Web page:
The Connection between Watermelons and Citizenship

Wednesday 20 August 2008, by Nancy Mahmoud

It was the beginning of the school year, my eighth-grade science teacher, Mrs. Hamda, came to class and told us that this year we would be learning about the preservation of plant diversity, social responsibility, rights, the constitution, citizenship, public speaking, documenting, and interviewing as part of a project organized by the Teacher Creativity Center.

As a class and in groups we would be working on explaining a problem, studying related articles in the constitution, proposing possible solutions, selecting the best options, and putting together a plan of action which would include activities for the whole community to bring attention to the problem- and its possible solutions.

Mrs. Hamda said that we would be the leaders of this work and that everyone in Maithalon, our village in the Qabatyah district of Palestineís West Bank, would be helping us.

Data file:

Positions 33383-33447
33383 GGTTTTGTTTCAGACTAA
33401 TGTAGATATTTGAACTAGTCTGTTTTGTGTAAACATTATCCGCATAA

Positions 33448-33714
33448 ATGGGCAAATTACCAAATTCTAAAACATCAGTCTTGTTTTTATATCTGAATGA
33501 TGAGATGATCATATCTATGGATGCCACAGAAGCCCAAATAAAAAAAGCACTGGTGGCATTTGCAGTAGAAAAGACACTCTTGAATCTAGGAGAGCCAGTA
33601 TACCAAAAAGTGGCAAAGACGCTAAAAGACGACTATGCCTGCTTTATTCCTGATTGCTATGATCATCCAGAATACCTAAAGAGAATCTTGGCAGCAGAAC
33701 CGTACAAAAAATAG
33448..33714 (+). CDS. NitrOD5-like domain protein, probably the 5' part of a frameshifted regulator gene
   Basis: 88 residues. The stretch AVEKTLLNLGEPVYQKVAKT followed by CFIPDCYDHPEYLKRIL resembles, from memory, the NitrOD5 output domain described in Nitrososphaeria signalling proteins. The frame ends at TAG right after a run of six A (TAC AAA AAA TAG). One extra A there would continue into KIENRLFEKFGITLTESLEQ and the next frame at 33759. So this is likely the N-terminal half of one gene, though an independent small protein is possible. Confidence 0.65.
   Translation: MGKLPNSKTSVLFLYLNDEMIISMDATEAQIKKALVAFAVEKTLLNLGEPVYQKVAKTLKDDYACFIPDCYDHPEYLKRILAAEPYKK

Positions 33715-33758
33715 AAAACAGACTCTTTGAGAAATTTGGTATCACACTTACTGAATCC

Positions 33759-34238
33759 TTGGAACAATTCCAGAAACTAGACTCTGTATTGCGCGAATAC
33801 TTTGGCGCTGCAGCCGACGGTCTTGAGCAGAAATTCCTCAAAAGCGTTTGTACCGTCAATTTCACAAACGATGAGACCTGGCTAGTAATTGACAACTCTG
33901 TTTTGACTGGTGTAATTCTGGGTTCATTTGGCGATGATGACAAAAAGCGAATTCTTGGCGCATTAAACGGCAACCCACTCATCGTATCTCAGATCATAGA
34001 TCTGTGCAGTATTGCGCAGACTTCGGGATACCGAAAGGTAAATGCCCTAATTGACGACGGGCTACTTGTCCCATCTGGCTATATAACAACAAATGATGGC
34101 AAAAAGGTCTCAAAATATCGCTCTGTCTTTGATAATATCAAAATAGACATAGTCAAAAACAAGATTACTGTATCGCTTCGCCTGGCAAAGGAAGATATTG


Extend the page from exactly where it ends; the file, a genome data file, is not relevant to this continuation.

In my next science class, as if knowing I needed some reassurance, Mrs. Hamda explained that this project would be done in steps and that we would learn in a fun, active way, not through memorization. She also shared with us that hundreds of schools and thousands of students just like us had successfully participated in similar projects.

Just before the project began, my always helpful mother sat me down and said that life had taught her many lessons and among them were two that were perfect to share now. The first lesson was that successful nations are not made-up of individuals, they are made-up of active citizens working together as one force. The second lesson was that every long journey starts with small steps.

Villages, such as ours, in the Qabatyah district are very fortunate as they make-up 75% of the agricultural land of Palestine and are renowned for their vegetables, fruits, and olives. They suffer, however, from many problems related to plant diversity.
We agreed to start the project by interviewing as many locals as we could. We asked one question: what is the biggest problem we as residents suffer from? We found out that Maithalon had two major problems: the disappearance of Maithalon watermelons and the pooling of rain water in the flat lands. Our class voted to work on the first problem.